Similar results were obtained in two randomized, double-blind, placebo-controlled studies that evaluated anesthetic effect of lidocaine/tetracaine cream for laser treatment on the legs [1]. The first study followed 60 subjects where each subject served as his or her own control receiving both lidocaine/tetracaine cream and placebo. Application sites and duration of application (30 or 60 min) were randomly assigned. Thirty-minute application times were determined to be inadequate, so subsequent subjects were assigned to 60-min application times [1]. The second study evaluated 40 subjects using 60- and 90-min application times for identical laser treatment parameters [1]. Subjects evaluated anesthetic efficacy based on a VAS scale, whereas investigators and independent observers evaluated efficacy on a separate pain scale. Study 1 subjects in the active drug group had statistically lower VAS scores compared to placebo subjects (P = 0.046) [1]. Investigators reported no pain in 50 % of active drug subjects and in 33 % of placebo subjects. Study 2 subjects in the active drug group also had statistically better VAS scores compared to the placebo subjects for both time points (P = 0.01 and P < 0.001) [1]. Lidocaine/tetracaine cream was found to be superior in producing anesthetic effects compared to the placebo in both studies [1]. Similar results were found in another double-blinded, randomized, placebo-controlled study with laser treatment of leg veins. Significantly less pain was noted with lidocaine/tetracaine cream use compared to placebo by subjects and investigators (P < 0.001) [22].

The effectiveness of lidocaine/tetracaine cream was further evaluated in a double-blind study of 20 subjects undergoing nonablative laser treatment [12]. Subjects, investigators, and independent observers assessed the anesthetic effects of lidocaine/tetracaine cream compared to placebo after a 30-min application time [12]. VAS scores were significantly lower in the treatment sites compared to placebo (P < 0.001) [12]. Investigators also noted adequate anesthesia in 95 % of treatment sites compared to 20 % of placebo sites [12].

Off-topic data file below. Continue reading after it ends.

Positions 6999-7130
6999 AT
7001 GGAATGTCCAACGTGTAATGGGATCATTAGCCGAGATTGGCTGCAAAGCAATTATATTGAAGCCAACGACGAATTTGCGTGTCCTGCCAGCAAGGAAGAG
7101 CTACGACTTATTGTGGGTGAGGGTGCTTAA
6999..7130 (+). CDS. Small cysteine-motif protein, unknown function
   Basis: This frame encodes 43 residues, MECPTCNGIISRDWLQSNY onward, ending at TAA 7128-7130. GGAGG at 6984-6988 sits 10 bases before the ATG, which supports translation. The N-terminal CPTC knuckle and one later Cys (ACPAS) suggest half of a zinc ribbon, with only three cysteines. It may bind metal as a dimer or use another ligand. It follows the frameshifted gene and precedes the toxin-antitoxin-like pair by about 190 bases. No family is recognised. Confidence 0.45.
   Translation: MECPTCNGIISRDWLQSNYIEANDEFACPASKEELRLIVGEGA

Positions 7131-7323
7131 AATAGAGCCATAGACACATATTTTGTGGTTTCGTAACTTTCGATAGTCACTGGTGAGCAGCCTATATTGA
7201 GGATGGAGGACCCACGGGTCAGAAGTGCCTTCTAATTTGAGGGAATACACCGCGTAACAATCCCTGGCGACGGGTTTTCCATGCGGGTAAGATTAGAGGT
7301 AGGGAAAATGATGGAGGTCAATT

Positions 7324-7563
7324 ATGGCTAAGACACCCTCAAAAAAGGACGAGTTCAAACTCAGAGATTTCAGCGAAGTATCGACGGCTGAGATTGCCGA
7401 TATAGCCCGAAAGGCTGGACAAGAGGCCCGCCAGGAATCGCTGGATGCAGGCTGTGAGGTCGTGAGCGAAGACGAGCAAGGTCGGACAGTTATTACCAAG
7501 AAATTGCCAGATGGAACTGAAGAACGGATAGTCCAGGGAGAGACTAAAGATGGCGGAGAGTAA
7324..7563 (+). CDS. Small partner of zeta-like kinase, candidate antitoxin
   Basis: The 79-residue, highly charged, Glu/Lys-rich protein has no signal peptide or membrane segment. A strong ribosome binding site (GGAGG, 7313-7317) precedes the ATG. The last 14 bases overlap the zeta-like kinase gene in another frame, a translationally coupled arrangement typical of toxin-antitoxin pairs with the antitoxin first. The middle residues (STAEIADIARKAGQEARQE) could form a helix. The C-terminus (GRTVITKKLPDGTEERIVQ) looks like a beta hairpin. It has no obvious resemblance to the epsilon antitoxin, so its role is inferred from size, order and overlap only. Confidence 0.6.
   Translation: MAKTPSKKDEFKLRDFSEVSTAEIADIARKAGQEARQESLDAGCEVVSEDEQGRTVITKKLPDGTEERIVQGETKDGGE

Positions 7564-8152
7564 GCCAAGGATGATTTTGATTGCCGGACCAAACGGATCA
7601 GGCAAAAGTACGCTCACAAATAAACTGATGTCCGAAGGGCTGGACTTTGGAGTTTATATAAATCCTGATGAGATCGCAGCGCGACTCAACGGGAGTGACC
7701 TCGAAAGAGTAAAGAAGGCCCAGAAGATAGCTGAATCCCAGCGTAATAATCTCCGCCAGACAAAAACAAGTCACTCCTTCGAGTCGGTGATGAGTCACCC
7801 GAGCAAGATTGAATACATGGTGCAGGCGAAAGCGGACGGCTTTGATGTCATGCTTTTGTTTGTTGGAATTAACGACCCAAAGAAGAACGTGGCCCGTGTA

Lidocaine/tetracaine cream and EMLA cream were compared in a head-to-head, double-blind study of 20 patients before ablative CO2 laser skin resurfacing, a more painful laser procedure than most [23]. Subjects were randomly assigned to receive either lidocaine/tetracaine cream or EMLA cream to the treatment areas. Subjects, investigators, and independent assessors assessed the pain relief using the VAS and other pain scales [23]. Patients who received lidocaine/tetracaine cream had lower pain scores compared to those who received EMLA cream [23]. Ninety-five percent of lidocaine/tetracaine cream subjects reported adequate pain relief compared to 20 % of EMLA cream subjects [23]. The investigators and independent assessors also observed similar results [23].

In 2005, two studies were published evaluating lidocaine/tetracaine cream use with similar findings. A randomized, double-blind, placebo-controlled study evaluated lidocaine/tetracaine cream application for 60 min in 30 subjects undergoing laser-assisted tattoo removal [24]. Subjects reported significantly lower pain scores with lidocaine/tetracaine cream use (P = 0.001) [24]. The investigator evaluations were similar to subject observations (P < 0.001) [24]. Another randomized, double-blind, placebo-controlled parallel study evaluated lidocaine/tetracaine cream use for 20 min in 80 subjects receiving pulsed dye laser therapy [25]. Subject pain scores were significantly lower in the lidocaine/tetracaine cream group (P = 0.008) [25]. The investigator evaluations also favored lidocaine/tetracaine cream over placebo (all P values <0.0069) [25].